Kazmir and James Shields had to learn to adjust at this level and turned out fine for the Rays. Matt Garza took huge steps in 2008 to prove he was a top tier pitcher in the league. That Texas tussle might have actually been the best moment of his career because it got him to see a problem outside of just pitching that was taking his mind off the business on the mound. Heck, even if Price got lite up a bit on Tuesday night in that first inning the fact he threw 30 strikes on 40 pitches in itself is pretty amazing.
So here is the rub. You got three guys who deserve the spots, but only two slots to fill. How do you decide who is the odd man out?
1st contender…………….Jeff Niemann
You got a former First Round draft pick that you have invested both time and money into who is finally coming into his own on the mound after only 16 career starts. He is currently tied with James Shields for the team lead in wins with 6, and is second among American League rookie pitcher this season in wins.
Not only that, he has matured and developed quickly since his first start of the season where he got shell shocked by the Baltimore Orioles and his six victories puts him 4 behind Rolando Arrojo’s current Rays rookie record. The team has won 8 of his last 9 starts and are 10-4 overall when he has taken the mound in 2009. This statistic is the best among the five starters on the Rays staff this season.
He is getting 8.17 runs per 9 innings, the second best support in the AL after Boston’s Tim Wakefield. The Rays have scored 40 runs in his last 4 starts and have scored 8 runs or more in 10 of his 14 starts. He has not allowed a home run in 26.1 innings or since May 23rd at Florida (Uggla). Niemann also has the only complete game shutout by a rookie pitcher this season in the majors. He threw only 100 pitches in that shut out, with between 9-14 pitches each inning of that contest.
The one really bad side to maybe even considering taking Niemann out of the rotation might be the effect it would have on his starting ability in the rest of the season. Being a major league reliever is a different mindset since you have to be ready every day to pitch. That is a totally different mental preparation for a game than studying two days in advance of your next start to get totally invested in the opposition’s hitting patterns. Relievers tend to learn on the fly at times, which might stunt his growth as a starter.
2nd Contender……………….Andy Sonnanstine.
I have to say I re
ally like the way he handled that adversity last night, but for some reason it did feel like more of the same from him this season. He has gotten in deep dodo before in 2009 and fought log and hard to resurface with confidence and a renewed vigor to pitch, and I respect that in him. But the reality is that even though he is now tied with Neimann and Shields with six wins,he has had to endure more stress and rocky starts than the other two starters.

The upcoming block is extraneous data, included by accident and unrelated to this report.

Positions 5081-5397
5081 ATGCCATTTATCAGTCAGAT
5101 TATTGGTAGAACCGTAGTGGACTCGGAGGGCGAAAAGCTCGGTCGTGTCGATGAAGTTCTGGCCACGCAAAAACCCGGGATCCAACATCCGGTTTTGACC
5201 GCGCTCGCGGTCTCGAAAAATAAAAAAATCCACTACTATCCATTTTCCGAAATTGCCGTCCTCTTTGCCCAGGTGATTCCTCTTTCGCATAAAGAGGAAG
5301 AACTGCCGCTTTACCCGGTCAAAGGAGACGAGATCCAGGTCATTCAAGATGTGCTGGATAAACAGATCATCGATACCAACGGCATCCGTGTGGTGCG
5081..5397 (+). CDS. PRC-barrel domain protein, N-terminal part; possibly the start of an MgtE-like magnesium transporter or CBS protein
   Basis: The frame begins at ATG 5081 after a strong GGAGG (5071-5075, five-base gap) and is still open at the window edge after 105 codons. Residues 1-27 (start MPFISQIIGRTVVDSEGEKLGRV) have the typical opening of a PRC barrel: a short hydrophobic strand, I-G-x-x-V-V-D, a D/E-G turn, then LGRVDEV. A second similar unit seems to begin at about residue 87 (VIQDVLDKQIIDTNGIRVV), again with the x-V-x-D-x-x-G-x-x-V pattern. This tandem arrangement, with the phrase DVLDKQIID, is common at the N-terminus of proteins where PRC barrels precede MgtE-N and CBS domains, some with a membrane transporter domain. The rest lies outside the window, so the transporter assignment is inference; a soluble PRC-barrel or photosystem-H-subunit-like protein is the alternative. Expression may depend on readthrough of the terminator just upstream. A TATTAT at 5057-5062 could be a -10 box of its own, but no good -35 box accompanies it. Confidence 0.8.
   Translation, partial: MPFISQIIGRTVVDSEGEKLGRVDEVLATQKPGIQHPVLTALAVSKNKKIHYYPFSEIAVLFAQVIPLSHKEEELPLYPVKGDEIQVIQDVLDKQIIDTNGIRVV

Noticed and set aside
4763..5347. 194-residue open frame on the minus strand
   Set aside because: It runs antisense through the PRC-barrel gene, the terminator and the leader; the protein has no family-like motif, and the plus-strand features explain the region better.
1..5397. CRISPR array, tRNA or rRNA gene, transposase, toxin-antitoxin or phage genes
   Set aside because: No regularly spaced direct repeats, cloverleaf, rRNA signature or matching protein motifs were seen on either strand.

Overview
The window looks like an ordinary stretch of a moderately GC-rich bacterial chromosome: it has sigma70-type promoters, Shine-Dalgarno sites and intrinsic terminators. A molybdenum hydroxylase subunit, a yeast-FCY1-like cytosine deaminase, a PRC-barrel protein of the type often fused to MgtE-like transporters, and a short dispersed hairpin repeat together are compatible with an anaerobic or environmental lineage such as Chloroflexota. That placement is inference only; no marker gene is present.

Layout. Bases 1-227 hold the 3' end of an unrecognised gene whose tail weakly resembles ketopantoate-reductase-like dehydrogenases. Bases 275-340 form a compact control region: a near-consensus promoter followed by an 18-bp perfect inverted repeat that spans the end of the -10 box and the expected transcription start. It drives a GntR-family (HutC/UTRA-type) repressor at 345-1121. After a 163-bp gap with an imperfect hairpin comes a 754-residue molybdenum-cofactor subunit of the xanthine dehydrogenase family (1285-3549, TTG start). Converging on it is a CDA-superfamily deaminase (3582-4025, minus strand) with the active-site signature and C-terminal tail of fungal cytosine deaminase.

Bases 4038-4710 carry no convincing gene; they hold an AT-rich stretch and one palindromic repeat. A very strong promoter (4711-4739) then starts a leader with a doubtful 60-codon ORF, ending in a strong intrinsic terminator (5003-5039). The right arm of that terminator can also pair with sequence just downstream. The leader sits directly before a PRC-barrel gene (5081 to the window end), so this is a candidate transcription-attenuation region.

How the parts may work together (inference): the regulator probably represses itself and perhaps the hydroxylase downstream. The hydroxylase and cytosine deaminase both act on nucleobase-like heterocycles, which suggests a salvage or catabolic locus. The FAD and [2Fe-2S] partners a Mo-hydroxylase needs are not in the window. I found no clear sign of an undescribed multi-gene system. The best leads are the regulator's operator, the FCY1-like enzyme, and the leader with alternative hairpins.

But he is a sure thing at home this season, I will give him that. In 2009 he is 5-0 in six home starts this season. Compare that to his road record and he is night and day this season. On the road he is 1-7 with a 8.22 ERA. But on top of some of those great home numbers is a few statistics that might frighten the daylights out of you. He had allowed a home run in 8 straight starts before he blanked the Philadelphia Phillies last night. During that span he has allowed 14 dingers. But that is not the only warning signal to boast a red flag for Sonnanstine.
His 6.61 ERA is the highest among major league qualifying starting pitchers this season. He currently leads the American League in runs allowed with 60 runs, and .307 Opponents Batting Average is second in the AL. But a big plus on his side to maybe stay until at least Monday is the fact he gives Maddon another left-handed bat on the bench for the Inter League series. He has been impressive with his hitting in 2009, and has proven to be a bona fide hitter for the Rays.
But even if the plus and minus side match up, he is also eligible to be sent down to the minors without having to be placed on waivers at all. He still has two minor league options that the Rays can use with him. I am not pre-determining anything here, but that fact along with the red flags on homers and Opponents Batting Average might be a determining factor in the future decision.
3rd Contender……………David Price.
Here is where it gets really interesting. If you send down the Rookie do you send the right message to him that his time is coming and that this is just a postponement of his major league education? As I have stated before, I think he was not ready to come up right after Kazmir went on the disabled list. But he has gotten the same kind of training Kazmir got in 2003 when he went 2-3 and got thrown into the Rays rotation. Maybe this experience taught him something and if he did go back down a fire would be burning in his belly to get back up here as soon as possible.
But the reality is that the guy is here now and he could learn just as well up here as in Durham now. And the added fact of a second leftie in your starting rotation is nothing to sneeze at in the major leagues. But he is also a work in progress up here right now getting hit around at times, but always acting like a rubber band and pulling himself back into shape to adjust and get his game back into order. And that has not gone unnoticed in the stands either.